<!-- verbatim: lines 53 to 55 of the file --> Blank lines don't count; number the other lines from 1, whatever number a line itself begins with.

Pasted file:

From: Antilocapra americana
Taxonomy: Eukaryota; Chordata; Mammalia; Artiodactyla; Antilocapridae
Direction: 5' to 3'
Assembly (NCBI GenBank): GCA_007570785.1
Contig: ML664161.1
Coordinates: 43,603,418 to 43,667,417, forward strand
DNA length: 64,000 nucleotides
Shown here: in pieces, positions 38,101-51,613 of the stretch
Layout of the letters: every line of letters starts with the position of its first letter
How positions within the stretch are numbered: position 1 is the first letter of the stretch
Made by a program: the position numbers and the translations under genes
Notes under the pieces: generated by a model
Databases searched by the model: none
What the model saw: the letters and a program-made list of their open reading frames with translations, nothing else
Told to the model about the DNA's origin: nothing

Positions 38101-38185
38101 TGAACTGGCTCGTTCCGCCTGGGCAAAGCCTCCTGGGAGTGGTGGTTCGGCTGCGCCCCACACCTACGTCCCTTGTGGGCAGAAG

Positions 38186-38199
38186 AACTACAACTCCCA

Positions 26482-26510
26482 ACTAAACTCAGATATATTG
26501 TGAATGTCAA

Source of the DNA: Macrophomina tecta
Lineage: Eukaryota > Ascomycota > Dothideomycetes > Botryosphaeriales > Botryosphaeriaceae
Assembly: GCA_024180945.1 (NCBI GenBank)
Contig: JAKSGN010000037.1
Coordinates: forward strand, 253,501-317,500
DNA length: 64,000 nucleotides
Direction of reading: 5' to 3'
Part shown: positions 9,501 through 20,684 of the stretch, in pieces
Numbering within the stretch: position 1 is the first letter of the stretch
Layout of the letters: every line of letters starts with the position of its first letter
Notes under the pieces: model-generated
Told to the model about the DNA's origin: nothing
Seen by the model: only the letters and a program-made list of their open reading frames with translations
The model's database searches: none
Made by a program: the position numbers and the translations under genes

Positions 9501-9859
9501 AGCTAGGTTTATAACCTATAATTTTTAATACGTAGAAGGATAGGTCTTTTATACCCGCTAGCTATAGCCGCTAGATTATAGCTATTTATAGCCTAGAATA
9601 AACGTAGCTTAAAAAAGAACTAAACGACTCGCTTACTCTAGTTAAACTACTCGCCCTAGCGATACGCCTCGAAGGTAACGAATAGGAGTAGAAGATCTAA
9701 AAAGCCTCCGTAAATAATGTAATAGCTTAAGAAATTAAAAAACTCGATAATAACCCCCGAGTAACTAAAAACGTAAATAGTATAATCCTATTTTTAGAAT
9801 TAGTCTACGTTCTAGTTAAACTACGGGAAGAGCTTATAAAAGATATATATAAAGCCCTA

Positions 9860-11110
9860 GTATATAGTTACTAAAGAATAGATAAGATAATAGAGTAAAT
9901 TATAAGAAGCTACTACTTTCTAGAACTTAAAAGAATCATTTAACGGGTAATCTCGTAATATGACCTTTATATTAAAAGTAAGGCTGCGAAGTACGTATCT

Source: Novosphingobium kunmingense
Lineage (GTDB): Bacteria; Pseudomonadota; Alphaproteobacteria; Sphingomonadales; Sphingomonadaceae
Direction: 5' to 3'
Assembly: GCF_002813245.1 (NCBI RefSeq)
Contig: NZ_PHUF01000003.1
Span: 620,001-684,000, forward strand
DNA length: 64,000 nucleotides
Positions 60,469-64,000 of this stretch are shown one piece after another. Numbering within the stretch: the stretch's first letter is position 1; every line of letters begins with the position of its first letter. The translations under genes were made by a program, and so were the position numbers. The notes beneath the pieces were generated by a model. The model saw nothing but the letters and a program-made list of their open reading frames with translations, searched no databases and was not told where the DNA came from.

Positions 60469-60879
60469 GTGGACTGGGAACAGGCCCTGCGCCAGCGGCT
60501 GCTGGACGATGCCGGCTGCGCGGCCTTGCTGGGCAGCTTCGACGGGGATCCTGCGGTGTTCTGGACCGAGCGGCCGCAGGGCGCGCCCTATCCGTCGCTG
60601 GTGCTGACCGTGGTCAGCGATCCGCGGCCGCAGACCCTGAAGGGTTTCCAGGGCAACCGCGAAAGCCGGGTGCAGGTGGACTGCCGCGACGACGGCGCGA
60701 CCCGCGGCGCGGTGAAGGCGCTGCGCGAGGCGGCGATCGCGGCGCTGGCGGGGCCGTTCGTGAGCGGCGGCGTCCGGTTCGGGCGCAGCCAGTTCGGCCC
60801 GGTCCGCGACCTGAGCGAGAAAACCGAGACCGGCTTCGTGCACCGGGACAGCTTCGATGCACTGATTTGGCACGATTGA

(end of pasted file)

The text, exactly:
Positions 60,469-64,000 of this stretch are shown one piece after another. Numbering within the stretch: the stretch's first letter is position 1; every line of letters begins with the position of its first letter. The translations under genes were made by a program, and so were the position numbers. The notes beneath the pieces were generated by a model. The model saw nothing but the letters and a program-made list of their open reading frames with translations, searched no databases and was not told where the DNA came from.

Positions 60469-60879
60469 GTGGACTGGGAACAGGCCCTGCGCCAGCGGCT